At one point in A Pigeon Sat on a Branch Reflecting on Existence, a minor character walks through a scene with an accordion, which has become untied, on his back, emitting wimpy little wheezes with each step. Not every character in the movie has an accordion like that, but just about all of them have the same effect. Like Songs from the Second Floor and You, the Living—the previous two installments in Swedish director Roy Andersson’s trilogy “about being a human being”—Pigeon is a dryly comic, immaculately staged series of loosely connected vignettes chronicling the ways our lives are at once banal and absurd.
The movie’s first joke is in its title. In the opening scene, a man dumbly peers at a stuffed pigeon in a natural-history museum. The dead creature dumbly stares back, reflecting on nothing. From there Andersson stages three more scenes centered on death, including one in which a man suffers a fatal heart attack in a cafeteria and the witnesses mostly worry about what they should do with the beer and food for which he’s already paid.
As the film proceeds, many of the vignettes are anchored by a morose pair of novelty-item salesmen (Nils Westblom and Holger Andersson, both made to look as pale as corpses) who can’t find any takers for their vampire teeth and “Uncle One-Tooth” mask. Throughout, about five separate characters unconvincingly utter into a phone at different points: “I’m happy to hear you’re doing fine.” There are also a few sequences where time collapses in on itself: one in which Sweden’s Charles XII (Viktor Gyllenberg) commandeers, on horseback, a cafe; and another in which a bar attended by a sad old man transforms into the rousing, musical gathering place he remembers from 1943.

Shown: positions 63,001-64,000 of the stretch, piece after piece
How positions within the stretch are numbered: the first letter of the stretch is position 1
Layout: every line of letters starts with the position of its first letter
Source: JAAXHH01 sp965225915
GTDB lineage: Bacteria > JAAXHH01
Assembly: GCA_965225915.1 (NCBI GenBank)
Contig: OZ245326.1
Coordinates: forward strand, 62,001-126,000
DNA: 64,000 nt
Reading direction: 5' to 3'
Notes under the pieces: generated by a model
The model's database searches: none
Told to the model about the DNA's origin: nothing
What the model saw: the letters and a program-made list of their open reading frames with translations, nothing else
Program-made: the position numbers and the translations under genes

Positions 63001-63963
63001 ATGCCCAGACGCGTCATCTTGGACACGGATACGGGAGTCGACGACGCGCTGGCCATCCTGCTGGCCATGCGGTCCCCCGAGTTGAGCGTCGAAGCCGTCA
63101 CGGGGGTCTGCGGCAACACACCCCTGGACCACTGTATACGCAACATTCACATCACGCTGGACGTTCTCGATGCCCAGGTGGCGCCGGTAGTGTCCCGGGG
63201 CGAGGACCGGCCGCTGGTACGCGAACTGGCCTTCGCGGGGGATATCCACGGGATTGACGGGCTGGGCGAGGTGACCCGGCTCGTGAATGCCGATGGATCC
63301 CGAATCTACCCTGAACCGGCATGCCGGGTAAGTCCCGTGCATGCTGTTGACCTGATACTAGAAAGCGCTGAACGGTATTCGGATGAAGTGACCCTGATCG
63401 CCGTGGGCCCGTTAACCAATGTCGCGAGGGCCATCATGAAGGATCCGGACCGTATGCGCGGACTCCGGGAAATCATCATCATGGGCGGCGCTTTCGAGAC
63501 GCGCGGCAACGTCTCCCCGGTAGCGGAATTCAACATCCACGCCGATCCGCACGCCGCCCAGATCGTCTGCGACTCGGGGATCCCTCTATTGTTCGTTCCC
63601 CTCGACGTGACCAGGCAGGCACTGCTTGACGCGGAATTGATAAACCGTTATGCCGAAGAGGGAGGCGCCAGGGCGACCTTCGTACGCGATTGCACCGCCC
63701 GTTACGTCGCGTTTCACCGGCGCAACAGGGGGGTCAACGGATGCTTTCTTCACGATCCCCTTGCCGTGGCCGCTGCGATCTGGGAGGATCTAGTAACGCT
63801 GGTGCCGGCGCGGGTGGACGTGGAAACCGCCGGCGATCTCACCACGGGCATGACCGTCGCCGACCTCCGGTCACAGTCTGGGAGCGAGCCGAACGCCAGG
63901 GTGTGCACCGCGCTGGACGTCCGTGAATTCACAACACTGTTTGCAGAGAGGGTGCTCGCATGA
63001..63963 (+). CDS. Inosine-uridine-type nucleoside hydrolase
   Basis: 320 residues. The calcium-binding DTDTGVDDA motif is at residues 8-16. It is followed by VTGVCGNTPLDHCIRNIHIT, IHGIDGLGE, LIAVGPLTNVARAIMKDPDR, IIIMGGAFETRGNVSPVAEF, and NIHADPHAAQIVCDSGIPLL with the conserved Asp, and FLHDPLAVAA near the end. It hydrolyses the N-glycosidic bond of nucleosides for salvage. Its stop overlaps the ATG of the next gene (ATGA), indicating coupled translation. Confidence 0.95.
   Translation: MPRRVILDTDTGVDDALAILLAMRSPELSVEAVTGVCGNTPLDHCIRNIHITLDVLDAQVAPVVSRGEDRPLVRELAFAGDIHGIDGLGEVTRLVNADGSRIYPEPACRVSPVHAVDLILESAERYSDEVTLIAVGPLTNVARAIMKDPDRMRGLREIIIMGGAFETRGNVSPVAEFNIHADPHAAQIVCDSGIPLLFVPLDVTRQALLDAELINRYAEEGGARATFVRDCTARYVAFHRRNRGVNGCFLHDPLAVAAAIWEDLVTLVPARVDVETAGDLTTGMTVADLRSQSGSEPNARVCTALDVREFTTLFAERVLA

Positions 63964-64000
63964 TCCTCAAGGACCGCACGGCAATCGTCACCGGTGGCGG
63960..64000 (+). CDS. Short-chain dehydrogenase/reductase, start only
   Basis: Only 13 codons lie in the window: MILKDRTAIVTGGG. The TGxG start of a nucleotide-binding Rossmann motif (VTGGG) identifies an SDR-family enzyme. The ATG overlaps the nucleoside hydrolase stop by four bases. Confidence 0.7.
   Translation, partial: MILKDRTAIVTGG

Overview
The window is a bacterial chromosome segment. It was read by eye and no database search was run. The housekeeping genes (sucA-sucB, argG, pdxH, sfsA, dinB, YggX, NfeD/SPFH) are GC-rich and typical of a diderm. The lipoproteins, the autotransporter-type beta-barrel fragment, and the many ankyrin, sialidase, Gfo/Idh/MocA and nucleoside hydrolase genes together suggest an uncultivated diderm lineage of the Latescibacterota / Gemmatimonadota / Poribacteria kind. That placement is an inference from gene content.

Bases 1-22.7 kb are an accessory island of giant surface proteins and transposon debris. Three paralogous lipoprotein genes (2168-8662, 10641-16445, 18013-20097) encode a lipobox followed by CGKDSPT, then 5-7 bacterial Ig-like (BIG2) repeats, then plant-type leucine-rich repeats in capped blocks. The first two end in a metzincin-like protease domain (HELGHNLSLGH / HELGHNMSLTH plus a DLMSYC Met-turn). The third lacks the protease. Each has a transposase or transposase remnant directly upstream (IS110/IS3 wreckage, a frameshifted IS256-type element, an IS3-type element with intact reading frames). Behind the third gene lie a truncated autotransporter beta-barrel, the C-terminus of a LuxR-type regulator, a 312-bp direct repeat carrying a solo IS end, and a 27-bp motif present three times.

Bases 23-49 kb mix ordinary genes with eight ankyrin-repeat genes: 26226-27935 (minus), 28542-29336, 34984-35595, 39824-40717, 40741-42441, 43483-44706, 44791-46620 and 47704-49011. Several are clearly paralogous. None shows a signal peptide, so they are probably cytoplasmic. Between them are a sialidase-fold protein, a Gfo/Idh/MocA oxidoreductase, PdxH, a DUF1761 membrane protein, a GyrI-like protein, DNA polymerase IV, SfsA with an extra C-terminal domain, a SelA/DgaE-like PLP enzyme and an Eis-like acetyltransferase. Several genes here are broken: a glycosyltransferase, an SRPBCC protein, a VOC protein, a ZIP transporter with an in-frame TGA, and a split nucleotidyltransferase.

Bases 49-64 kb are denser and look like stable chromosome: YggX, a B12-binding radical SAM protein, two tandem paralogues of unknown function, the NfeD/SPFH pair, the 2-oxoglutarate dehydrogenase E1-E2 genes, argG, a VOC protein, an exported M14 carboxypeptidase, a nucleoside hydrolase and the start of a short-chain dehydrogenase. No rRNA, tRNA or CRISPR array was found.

If there is a distinction to be made between Pigeon and the earlier two films, it’s the way that it vacillates the most widely between happiness and horror. There are small mercies here and there—two girls delightedly blowing soap bubbles off their balcony, a woman on a park bench kissing a giggling baby’s feet (while an unseen pigeon coos overhead)—but mostly wryly observed misery. And then there is the shocking sequence near the end in which White men dressed like European colonists force march a line of Black men, women, and children into a giant drum. The area beneath it is then lit on fire, and a group of aging, elegantly dressed white couples drink champagne as they watch the drum slowly turn.
What does it all mean? What does life mean? For three films now, Andersson has been dodging that question with droll humor and a fixed camera (his movies don’t blink). At its worst, Pigeon and its predecessors seem to say, life is cruel. At its best, life is meaningless. But that doesn’t mean we can’t have a laugh.